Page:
It may come as no shock to economists but when you give a million people a license to grow cannabis in a country where only a few licenses previously existed, the price of a kilo of cannabis on the open market drops like a stone.
Yes, before Thailand legalized cannabis in 2022, the only way to grow cannabis here was to get a special license from a medical center, hospital, or university and thus, the product was scarce.
Cannabis leaves were selling for around 15,000 Baht per kilogram, that’s about $450 per kilo, and the stems were going for about 10,000 Baht per kilo ($300).
While there may be a party mood on the streets in most of Thailand due to legalization, one group of people who aren’t so happy are the farmers in Nakhon Phanom.
That’s because they now get around 3,000 Baht per kilo (that’s around $90) for the leaves and about 1,000 Baht ($30) for their stems per kilo.
As you can imagine, this is a huge loss of revenue for these farmers who had been making between 50,000 and 100,000 Baht a month ($1,500 – $3,000).
The president of the Medicinal Herbs Community Enterprise of Na Kham said, “As anyone can grow cannabis today, they do not have to get permission to grow the plant, so we have more competitors who drive cannabis prices down.”
These farmers are now demanding legislation for price protection to ensure they get the continued rewards they had come to expect.
But Is This Really Bad News For Growers?
One of the first things I noted when visiting a cannabis cafe here in Chiang Mai was the incredible retail pricing of cannabis in Thailand, right now.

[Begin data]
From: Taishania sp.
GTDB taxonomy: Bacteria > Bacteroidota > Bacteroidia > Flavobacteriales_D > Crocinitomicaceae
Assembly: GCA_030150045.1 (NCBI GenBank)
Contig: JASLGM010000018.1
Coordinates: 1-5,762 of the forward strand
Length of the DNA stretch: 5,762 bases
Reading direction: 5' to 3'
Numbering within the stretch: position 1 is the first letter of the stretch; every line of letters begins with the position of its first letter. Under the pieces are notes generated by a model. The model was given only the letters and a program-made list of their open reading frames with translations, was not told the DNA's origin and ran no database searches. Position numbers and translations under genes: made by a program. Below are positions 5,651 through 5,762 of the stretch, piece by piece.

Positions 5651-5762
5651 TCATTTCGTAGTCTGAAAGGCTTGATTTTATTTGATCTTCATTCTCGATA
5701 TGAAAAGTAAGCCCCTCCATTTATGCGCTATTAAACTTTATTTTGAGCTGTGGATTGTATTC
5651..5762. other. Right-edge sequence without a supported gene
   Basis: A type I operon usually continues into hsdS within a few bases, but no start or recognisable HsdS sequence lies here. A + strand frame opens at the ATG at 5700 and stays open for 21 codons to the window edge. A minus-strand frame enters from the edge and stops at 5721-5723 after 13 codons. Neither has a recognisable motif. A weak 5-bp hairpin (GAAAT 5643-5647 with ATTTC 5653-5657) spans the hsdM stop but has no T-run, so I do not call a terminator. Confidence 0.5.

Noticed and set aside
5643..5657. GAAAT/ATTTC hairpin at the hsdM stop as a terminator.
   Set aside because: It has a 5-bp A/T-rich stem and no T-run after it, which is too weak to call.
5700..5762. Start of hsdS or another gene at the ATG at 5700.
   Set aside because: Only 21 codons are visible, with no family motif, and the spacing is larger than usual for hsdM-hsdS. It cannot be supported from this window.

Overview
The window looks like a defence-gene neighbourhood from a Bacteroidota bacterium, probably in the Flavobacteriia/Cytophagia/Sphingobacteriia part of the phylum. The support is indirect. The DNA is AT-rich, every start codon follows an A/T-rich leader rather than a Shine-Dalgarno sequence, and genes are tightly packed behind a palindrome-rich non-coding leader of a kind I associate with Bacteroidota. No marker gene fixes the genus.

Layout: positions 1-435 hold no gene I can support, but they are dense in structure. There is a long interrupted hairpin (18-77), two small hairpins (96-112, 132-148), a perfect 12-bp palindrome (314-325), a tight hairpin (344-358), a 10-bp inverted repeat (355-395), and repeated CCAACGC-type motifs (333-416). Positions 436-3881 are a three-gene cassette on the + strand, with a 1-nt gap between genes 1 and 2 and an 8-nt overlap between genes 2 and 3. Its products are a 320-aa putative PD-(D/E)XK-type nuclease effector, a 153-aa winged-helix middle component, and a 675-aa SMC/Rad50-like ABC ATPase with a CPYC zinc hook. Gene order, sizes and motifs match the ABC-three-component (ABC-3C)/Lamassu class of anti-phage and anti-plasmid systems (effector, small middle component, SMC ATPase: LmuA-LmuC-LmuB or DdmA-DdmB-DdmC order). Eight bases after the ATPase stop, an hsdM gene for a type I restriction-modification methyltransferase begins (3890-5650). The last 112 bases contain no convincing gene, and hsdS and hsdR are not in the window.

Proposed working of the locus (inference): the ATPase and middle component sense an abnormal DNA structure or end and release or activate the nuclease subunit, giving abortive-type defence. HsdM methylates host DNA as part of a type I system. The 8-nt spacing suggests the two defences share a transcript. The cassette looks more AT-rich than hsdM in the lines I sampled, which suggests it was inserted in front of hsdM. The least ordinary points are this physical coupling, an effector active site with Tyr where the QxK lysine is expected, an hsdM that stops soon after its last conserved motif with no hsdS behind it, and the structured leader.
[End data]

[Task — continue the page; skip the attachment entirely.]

Sure, some of the strains are imported but when a gram of weed is selling for an average price of 700 Baht (around $20) and many are selling for up to 1,400 Baht (around $40) there’s a problem.
The average wage in Thailand is about 15,000 Baht a month ($500), yet, the early prices of weed here are in excess of the prices in Amsterdam or California, where wages are much, much higher!
In order for the cannabis industry here to serve the local market, it needs to be priced accordingly. This will, of course, also help the tourist market for Thai cannabis.
Yes, there is going to be a market recalibration of prices, if the industry is to grow and thrive. It seems unlikely that the government is going to guarantee any kind of minimum price to growers.
And to begin with, the market here is now oversaturated, which means that some growers are going to struggle to sell their wares at a profit.
But this is normal market economics. This means that some growers will stop growing and turn their hands to more profitable activities. And it means those that are good at growing and who can turn a profit will survive and thrive.
It is this group of growers that represent the future of Thailand’s cannabis industry and for them, this price correction is simply what the market needs, right now, to put them in a place to succeed for the long-term.
And in that future, while cannabis prices may be lower, volumes will be much higher to compensate, and there will be plenty of folding green to be made around the sale of the green herb for decades to come.